Teachers have been accused of being “overcautious” with self-isolation as it has emerged the number of children being sent home to isolate has quadrupled despite Covid cases barely rising.

Last week, 172,000 pupils were self-isolating after potentially coming into contact with a positive Covid case at school, up from 40,000 the previous week.

But the number of positive cases rose from 7,000 to just 9,000 over the same period of time, leading to claims that schools are sending more pupils home than necessary.

Liz Cole, co-founder of the parent campaign group UsForThem, said that a “huge number” of parents had reported that entire year groups were being banned from the classroom for 10 days after just one fellow student in their cohort had tested positive. 

“There are many examples of a single positive case resulting in 150 to 190 children being sent home,” she said.

“What we are hearing is that the messaging around the delta variant is leading teachers to take an overcautious approach.

“Parents are becoming increasingly frustrated and angry given the inconsistency between these rules that are being applied to children in schools versus the rules for professional football bubbles.”

Map of UK’s seven-day Covid-19 infection rate, by local authority

On Monday, England players Mason Mount and Ben Chilwell were told to self-isolate after chatting to Scotland midfielder Billy Gilmour in the Wembley tunnel. 

Gilmour subsequently tested positive for Covid-19, but none of his Scottish team mates have been forced to isolate on the advice of Public Health England.

Ms Cole said the overcautious approach being applied in schools could also be down to decisions by local public health teams, who advise headteachers on how many students to send home if there are two or more cases of Covid within two weeks. 

All school children should be organised into bubbles, according to official guidance. These bubbles should be an “appropriate size” to ensure that there is as little contact and mixing as possible between pupils.

The Department for Education (DfE) said that bubbles should be “no larger than circa 30 children” adding that where possible smaller bubbles should be maintained.

But parents are increasingly reporting that a “nervousness” among schools about the delta variant is leading to entire year groups being sent home. “There is more anxiety and heightened levels of caution around this variant,” Ms Cole said.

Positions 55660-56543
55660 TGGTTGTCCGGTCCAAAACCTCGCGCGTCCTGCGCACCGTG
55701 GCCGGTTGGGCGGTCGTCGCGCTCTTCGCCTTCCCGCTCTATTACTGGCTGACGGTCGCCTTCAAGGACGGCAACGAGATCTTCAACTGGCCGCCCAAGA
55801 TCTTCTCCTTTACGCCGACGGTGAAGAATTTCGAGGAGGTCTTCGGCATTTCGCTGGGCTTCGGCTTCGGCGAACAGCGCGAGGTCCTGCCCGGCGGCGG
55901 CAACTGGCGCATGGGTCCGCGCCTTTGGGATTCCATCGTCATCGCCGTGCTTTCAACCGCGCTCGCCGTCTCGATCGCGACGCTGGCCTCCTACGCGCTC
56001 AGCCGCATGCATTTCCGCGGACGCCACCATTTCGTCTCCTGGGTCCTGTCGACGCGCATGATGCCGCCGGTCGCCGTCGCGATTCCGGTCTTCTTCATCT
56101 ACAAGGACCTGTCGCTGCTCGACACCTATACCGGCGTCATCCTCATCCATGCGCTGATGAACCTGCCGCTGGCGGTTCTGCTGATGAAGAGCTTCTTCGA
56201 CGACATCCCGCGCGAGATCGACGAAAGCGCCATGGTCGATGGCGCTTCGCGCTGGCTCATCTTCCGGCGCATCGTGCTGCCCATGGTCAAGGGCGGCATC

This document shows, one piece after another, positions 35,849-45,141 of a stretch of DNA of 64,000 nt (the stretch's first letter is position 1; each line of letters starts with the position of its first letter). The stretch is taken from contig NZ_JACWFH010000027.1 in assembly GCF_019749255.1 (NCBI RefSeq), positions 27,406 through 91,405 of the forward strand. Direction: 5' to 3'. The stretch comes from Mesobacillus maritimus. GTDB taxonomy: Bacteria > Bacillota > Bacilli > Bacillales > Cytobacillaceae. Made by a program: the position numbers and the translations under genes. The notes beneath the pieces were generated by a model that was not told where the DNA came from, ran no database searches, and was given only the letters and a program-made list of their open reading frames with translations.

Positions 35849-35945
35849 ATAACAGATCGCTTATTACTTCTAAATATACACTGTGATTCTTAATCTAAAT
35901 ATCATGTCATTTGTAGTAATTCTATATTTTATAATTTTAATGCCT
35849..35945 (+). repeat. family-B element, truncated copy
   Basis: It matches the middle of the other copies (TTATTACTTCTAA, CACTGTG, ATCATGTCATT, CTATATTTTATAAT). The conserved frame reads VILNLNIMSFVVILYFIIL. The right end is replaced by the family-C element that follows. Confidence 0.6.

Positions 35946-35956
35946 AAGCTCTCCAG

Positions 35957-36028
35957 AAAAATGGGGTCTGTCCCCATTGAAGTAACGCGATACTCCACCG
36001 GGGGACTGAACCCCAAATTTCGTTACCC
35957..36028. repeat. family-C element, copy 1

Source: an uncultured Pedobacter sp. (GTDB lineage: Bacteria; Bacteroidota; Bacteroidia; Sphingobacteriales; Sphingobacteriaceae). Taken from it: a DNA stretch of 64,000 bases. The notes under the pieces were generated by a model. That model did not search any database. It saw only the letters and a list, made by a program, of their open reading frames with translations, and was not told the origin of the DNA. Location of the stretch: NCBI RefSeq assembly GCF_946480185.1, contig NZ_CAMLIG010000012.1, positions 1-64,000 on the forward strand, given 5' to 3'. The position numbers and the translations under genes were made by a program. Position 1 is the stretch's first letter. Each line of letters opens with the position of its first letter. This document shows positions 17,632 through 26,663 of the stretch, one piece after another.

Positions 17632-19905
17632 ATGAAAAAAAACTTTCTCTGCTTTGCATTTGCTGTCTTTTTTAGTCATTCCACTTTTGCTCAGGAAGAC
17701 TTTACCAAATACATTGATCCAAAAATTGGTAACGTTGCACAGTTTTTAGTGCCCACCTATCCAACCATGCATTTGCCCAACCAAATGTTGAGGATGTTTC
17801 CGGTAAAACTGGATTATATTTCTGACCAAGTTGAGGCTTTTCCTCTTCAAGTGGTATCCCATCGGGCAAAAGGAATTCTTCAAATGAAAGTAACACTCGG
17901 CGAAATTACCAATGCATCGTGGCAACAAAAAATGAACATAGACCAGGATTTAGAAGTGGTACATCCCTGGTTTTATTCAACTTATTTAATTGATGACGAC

Last week, Gavin Williamson, the Education Secretary, wrote to parents urging them to continue with lateral flow testing. Every secondary school pupil and the members of their household are meant to take two of the rapid antigen tests each week at home and report any positive results to their school.

Mr Williamson’s plea came in the wake of calls for the testing programme to be suspended after analysis by The Telegraph revealed that up to 60 per cent of "positive" tests a week were coming back negative when checked.

It came after British academics from universities including Oxford, Cambridge and University College London wrote to him to warn that lateral flow testing posed a danger for schools and called for it to be suspended.

According to the DfE figures, Covid-related pupil absence in English schools is now at its highest since all schools fully reopened in March. Headteachers said the data was “extremely worrying” and have told ministers to “think urgently” about how disruption to education could be reduced in the next academic year.

A government spokesperson said: “Schools across the country continue to have robust protective measures in place, including regular twice-weekly testing to break chains of transmission and keeping pupils in smaller group bubbles.

“We are also taking additional measures in areas where there is a high prevalence of the virus, including increasing the availability of testing for staff, pupils and families and working with directors of public health on further measures to reduce local transmission.

“Absence in schools continues to reflect wider community transmission. Where students have to self-isolate, schools are providing high-quality remote education.”